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The Erasure of Jack Leslie

The hidden story of the English national team’s first Black footballer.
January 1922: Soccer player Jack Leslie from Plymouth Argyle FC.

Photo by Topical Press Agency/Getty Images

Ask an English fan of football (“soccer” to U.S. readers) to name an iconic image of sporting heritage, and there’s a good chance they will mention national team captain Bobby Moore, World Cup in hand, held aloft on the shoulders of his fellow players.

This famous photograph, taken shortly after England’s 4-2 final victory over West Germany in 1966, marks the only time the nation has won the biggest tournament in world football. With each passing year, the image carries more nostalgia. Only one member of the squad, Geoff Hurst, who stands immediately left of Moore in the picture, is still living.

England captain Bobby Moore "chaired" by his team with the Jules Rimet Cup...after receiving it from the Queen after England won the Cup final 4 goals to 2, against West Germany.

Photo by Bettmann Collection/Getty Images

For many, the image recalls the passing of a hopeful moment. 1966 was a time of confidence. After the trauma of World War II, rationing, and economic stagnation, England was cool again. That year, Time Magazine declared London the “Swinging City,” Carnaby Street was the colorful center of fashion, and the Beatles and Rolling Stones were taking the world by storm.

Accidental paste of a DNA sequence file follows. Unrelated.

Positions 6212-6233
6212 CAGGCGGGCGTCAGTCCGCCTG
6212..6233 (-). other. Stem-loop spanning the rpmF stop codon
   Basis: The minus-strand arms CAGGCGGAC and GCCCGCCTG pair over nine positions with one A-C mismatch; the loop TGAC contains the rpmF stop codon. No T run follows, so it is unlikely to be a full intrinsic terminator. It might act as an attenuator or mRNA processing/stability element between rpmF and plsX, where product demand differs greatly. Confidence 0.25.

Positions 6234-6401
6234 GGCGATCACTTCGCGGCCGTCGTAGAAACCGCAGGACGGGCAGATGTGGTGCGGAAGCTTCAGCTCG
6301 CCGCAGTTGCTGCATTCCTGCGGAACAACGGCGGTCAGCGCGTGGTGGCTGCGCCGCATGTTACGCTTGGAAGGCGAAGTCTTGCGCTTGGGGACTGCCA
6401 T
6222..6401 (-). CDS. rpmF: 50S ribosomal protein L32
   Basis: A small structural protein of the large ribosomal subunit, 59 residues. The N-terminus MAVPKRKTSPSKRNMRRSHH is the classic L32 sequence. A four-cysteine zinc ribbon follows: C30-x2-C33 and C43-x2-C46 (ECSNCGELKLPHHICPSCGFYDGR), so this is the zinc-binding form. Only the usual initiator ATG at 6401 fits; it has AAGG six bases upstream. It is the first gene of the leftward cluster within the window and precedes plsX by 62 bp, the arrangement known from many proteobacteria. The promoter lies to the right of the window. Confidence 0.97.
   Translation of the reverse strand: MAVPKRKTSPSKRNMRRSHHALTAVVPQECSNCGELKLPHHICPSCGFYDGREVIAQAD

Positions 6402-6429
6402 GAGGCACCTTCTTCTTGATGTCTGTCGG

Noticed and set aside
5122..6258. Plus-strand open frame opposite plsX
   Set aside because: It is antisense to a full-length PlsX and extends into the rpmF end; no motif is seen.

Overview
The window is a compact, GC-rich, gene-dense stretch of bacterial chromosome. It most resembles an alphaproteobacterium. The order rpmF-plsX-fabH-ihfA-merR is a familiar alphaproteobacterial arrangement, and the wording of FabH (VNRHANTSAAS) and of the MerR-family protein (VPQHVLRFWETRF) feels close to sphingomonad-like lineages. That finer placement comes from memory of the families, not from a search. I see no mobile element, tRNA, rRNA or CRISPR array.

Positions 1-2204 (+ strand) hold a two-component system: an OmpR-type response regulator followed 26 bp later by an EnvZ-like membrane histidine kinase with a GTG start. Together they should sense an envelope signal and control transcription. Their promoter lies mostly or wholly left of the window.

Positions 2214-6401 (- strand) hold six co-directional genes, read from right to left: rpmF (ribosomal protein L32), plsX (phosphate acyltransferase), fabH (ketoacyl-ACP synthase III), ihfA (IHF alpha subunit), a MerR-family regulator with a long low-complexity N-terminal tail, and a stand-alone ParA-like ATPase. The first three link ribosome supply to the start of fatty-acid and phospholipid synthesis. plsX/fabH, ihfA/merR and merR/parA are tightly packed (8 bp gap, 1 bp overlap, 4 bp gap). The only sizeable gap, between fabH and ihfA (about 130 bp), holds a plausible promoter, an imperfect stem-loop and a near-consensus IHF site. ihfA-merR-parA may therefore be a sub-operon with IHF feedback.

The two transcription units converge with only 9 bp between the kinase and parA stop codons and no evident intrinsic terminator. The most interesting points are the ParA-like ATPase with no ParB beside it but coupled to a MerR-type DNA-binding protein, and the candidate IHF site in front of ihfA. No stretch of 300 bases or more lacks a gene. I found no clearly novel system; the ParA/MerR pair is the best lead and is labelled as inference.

Nothing symbolized this sense of renewed optimism better than three of the 1966 players: Moore, Hurst, and Martin Peters (just left of Hurst in the image). These three, captain and scorers of all of England’s goals in the final, played club football for West Ham United, a team from a working-class area of East London damaged badly by wartime bombing.

But if the photo from 1966 tells a story of England’s recovery, it obscures the key role played in that recovery by its Black population. To fill postwar labor shortages and rebuild a shattered country, 500,000 “Windrush” immigrants from its Caribbean and African colonies claimed nationality in Britain between 1948 and 1971.

None of this is evident from the World Cup photo, where every player, like the entire England squad, was white. Despite the profound importance of their labor to Britain’s larger sense of restoration in 1966, there would be no picture of a Black player in an official England team shirt until 1978 when Viv Anderson, the son of two Jamaican Windrush migrants, became the first to play for England (pictured below wearing an England jersey in 1978).

England full back Viv Anderson pictured prior to a Copa Ciudad de Mexico match against Italy at the Azteca Stadium on June 6th, 1985 in Mexico City, Mexcio.

Photo by Hulton Archive/Getty Images

Five decades earlier, it might have been different. Anderson might have been the first to play for England, but he wasn’t the first to make the team. That honor fell to Jack Leslie in 1925. Born in 1901 to a Jamaican father and an English mother, Leslie reminds us that Caribbean migrant communities were a fundamental part of English society long before Windrush.

A prolific inside-left forward, Leslie (pictured below in 1922) scored over 250 goals for Barking Town. After being recruited by Plymouth Argyle in 1921, he scored a further 137. His form earned him a call-up from the England International Selection Committee for a match against Ireland.

The Tourquay Herald Express, assumed that “everyone” celebrated the announcement “with keen pleasure,” certain that Leslie “would win further honours” with England.